Keller: Recently you were arrested in Texas, mere hours after official filing candidacy for President of the United States. What was this experience like? What charges did the police have against you?

Kokesh: I’ve been arrested over three dozen times relating to my activism, mostly in civil disobedience. This one was unplanned. I can’t say it was scary, but it was disturbing because, as you can see from the video, the officer who pulled me over was determined to arrest me even though I had not committed a crime. He broke multiple laws and violated police procedure in order to come up with an excuse to arrest me after unlawfully ordering me to stop recording. When he entered my vehicle, the first thing he did was turn off the other camera I had rolling. I was jailed for ten days and have still yet to be presented with any official papers regarding my charges or the police report despite my repeated requests. Welcome to the United Police States of America! Fortunately, with self-driving vehicles on the horizon, most of the excuses that police use to harass people will go away.

Keller: Your campaign is on the philosophy of voluntaryism, with a peaceful and prosperous people without the threat of government. When this idea is depicted it is often, almost exclusively, depicted as chaotic anarchism. What makes your vision different from the media portrayed voluntaryism?

Kokesh: I have no idea what you are talking about. I have NEVER heard anyone say that a voluntary society would be chaotic. It is contrary to the very definition. A voluntary society is one in which all human interactions are free of force, fraud, and coercion. As for my campaign, it is based on the practical policy of localization, the idea that political power should be localized as opposed to centralized. Voluntaryism is the philosophy that leads me to that practical policy.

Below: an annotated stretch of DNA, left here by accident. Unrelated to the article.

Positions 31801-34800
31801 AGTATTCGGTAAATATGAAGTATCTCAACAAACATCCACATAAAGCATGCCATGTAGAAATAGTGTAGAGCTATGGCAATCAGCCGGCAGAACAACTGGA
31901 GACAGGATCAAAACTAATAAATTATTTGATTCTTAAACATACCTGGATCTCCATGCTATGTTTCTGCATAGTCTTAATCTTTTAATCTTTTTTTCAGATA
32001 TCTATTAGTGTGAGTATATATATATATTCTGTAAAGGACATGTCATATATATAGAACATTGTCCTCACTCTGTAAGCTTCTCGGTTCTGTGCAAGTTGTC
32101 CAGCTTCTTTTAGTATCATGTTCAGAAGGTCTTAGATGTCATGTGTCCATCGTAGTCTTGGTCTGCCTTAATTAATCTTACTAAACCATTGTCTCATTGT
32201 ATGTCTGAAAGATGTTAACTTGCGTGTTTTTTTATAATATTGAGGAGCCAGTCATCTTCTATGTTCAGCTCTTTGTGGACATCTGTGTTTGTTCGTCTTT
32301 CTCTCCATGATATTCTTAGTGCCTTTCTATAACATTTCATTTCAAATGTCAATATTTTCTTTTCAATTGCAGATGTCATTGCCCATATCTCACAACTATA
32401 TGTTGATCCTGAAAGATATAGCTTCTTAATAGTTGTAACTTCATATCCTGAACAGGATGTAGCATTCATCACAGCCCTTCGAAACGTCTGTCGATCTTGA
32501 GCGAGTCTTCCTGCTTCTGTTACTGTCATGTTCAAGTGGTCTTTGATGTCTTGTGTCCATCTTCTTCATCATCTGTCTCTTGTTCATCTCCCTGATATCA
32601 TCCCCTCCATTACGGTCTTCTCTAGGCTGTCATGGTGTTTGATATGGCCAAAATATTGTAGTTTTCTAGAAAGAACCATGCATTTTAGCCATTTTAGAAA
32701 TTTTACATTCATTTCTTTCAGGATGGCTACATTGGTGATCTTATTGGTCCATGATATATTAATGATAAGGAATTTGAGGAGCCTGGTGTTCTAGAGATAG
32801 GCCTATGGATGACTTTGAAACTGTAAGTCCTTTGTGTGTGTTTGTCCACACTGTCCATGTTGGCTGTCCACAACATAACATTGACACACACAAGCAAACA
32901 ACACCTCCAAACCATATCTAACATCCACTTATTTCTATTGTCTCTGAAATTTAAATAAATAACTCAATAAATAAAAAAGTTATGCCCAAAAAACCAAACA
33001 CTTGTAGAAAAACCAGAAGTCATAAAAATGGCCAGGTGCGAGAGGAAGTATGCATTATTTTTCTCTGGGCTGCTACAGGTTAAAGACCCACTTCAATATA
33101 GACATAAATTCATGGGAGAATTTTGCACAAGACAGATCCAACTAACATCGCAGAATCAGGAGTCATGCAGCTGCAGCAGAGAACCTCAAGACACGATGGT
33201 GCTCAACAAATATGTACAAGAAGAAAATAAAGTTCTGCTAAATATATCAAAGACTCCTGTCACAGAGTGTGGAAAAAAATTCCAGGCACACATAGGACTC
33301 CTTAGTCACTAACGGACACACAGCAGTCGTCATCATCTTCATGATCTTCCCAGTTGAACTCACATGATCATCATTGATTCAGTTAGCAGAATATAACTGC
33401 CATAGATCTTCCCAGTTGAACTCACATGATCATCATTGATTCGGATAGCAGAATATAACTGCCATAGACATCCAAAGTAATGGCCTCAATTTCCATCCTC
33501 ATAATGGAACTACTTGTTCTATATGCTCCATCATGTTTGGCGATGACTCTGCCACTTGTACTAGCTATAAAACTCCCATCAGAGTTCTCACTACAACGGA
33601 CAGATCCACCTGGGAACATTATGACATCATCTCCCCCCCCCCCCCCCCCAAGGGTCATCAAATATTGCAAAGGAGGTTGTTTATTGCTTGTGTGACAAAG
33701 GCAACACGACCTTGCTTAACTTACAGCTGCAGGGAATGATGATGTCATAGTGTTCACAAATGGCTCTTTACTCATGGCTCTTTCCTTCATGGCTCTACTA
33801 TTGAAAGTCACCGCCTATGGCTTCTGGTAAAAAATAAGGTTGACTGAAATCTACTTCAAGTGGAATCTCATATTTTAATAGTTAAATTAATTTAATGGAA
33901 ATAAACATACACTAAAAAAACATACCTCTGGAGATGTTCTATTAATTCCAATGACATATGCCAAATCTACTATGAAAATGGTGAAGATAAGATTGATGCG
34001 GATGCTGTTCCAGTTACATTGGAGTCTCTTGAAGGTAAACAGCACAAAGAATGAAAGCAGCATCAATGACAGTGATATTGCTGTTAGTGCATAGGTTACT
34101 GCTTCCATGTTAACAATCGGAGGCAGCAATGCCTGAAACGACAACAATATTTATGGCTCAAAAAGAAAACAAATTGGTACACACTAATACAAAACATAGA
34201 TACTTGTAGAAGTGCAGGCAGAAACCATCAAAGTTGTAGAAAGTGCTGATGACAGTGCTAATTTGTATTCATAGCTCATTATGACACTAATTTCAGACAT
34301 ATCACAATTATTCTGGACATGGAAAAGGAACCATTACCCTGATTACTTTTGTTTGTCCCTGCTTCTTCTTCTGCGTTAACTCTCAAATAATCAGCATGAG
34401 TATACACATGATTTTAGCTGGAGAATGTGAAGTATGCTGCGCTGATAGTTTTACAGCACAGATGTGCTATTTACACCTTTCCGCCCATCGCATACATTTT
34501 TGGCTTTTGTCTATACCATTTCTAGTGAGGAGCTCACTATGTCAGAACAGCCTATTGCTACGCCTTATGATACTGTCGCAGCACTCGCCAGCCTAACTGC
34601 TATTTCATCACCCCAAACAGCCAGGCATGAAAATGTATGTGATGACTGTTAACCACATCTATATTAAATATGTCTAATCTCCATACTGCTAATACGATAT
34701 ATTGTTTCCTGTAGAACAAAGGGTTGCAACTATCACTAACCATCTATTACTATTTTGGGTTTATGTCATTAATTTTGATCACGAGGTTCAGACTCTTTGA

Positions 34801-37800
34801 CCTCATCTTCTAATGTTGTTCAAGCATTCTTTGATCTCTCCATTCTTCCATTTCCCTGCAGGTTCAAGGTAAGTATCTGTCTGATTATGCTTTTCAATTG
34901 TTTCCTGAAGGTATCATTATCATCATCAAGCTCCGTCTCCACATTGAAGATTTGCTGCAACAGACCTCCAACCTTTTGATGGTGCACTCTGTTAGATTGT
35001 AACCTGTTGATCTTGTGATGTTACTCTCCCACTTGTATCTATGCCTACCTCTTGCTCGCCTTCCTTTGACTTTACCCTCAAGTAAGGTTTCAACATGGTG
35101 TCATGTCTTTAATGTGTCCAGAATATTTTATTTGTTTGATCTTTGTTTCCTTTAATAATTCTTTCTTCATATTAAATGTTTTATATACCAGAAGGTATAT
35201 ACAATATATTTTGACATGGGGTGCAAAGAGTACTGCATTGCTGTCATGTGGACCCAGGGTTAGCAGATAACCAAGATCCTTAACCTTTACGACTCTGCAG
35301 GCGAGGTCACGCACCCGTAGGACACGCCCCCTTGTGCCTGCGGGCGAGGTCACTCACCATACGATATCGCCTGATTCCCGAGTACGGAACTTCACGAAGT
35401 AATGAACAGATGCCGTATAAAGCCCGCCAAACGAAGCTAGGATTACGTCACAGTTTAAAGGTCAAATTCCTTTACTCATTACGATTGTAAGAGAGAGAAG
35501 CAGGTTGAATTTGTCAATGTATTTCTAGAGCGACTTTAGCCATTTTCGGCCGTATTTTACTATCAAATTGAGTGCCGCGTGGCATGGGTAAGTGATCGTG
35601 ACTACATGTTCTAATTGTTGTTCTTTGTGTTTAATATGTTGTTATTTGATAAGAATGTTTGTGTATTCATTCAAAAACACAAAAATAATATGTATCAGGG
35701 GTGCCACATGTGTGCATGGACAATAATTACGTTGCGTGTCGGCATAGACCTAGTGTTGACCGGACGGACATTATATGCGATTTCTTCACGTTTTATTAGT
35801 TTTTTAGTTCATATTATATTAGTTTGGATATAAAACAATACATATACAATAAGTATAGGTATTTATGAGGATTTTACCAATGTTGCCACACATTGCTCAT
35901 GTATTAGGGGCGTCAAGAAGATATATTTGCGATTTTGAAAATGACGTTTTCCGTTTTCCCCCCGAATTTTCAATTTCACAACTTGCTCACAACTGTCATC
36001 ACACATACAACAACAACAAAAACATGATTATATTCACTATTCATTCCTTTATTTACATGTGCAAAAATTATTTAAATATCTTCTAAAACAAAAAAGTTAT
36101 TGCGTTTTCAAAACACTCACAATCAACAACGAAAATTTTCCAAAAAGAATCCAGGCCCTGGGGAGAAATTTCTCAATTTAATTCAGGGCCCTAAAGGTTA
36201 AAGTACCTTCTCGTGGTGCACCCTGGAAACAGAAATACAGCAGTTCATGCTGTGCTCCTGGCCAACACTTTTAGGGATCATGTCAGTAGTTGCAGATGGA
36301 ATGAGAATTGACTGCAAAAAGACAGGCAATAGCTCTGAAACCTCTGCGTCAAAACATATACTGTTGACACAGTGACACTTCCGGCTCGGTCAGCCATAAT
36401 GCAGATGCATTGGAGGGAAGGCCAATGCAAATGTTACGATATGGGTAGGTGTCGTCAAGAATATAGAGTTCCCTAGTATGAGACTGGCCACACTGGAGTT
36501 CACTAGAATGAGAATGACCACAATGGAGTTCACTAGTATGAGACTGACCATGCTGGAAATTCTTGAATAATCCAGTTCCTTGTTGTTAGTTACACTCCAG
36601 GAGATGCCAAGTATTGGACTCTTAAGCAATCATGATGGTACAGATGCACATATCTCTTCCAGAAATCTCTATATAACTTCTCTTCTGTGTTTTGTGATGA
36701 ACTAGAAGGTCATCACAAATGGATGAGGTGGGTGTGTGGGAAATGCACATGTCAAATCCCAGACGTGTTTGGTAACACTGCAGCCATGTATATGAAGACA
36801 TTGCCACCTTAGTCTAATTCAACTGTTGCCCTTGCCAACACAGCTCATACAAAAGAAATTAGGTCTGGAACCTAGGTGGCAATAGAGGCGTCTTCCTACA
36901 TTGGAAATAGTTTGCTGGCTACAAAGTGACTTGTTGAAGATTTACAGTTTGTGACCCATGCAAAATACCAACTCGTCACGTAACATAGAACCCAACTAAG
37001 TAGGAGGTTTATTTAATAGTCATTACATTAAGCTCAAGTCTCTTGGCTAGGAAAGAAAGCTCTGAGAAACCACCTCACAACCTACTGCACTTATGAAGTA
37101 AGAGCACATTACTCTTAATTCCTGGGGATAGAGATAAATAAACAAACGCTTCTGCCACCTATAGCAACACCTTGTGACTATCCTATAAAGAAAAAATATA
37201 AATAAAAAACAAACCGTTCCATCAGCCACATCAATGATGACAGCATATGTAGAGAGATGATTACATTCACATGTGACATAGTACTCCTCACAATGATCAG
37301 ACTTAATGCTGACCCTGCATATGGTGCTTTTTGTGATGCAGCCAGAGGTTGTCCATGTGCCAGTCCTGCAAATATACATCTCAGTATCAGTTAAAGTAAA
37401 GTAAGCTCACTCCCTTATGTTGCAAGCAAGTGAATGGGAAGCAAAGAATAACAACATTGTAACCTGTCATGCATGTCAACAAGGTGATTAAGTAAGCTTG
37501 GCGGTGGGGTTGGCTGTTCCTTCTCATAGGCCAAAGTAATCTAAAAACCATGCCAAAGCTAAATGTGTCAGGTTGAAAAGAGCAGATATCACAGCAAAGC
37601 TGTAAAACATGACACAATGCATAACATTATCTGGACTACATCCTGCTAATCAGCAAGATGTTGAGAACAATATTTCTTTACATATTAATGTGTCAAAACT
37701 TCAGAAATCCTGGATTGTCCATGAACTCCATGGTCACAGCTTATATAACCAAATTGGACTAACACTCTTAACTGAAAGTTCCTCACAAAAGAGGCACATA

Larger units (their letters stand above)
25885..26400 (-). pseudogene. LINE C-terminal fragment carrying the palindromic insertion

Keller: Within the Libertarian Party there is a philosophical divide between minarchists and voluntaryists. As a voluntaryist, what do you have to say to the question of minarchism? In essence, how is anarchy preferable to minarchism?

Kokesh: There is no such divide. When you join the party, you take a pledge that says, “” That is voluntaryism in pledge form. The people who take that pledge and mean it sometimes identify as minarchists, but they always want whatever the government does to be voluntary. So I’m a minarchist myself in that sense because I’m a voluntaryist. You can have as much government as you want, as long as it’s voluntary! The divide in the party is between people who believe in the Party’s Statement of Principles and take their pledge seriously, and infiltrators like Bob Barr, Gary Johnson, and Bill Weld, who pretend to not understand the pledge they took in order to misrepresent the party. Sadly, many Libertarians are fooled into supporting them, with the obvious disastrous results and negative consequences we saw in the last three election cycles, but the effectiveness of their infiltration would not have been possible without the support of hundreds who infiltrated the delegations of the last three nominating conventions. A big part of my campaign is to encourage people who believe in the principles of the party to be delegates so that isn’t possible again. Frankly, it’s embarrassing that they were able to take so many vacant delegate slots. If I have anything to say about it, they will all be filled with real Libertarians, not infiltrators. So far, our success this year is undeniable. We are halfway through state convention season, and only about a dozen (out of over 1,000) delegate slots are empty.

Keller: You campaign on the peaceful dissolution of the national government. What will that look like in office, how will you accomplish such a goal? What role will Congress play?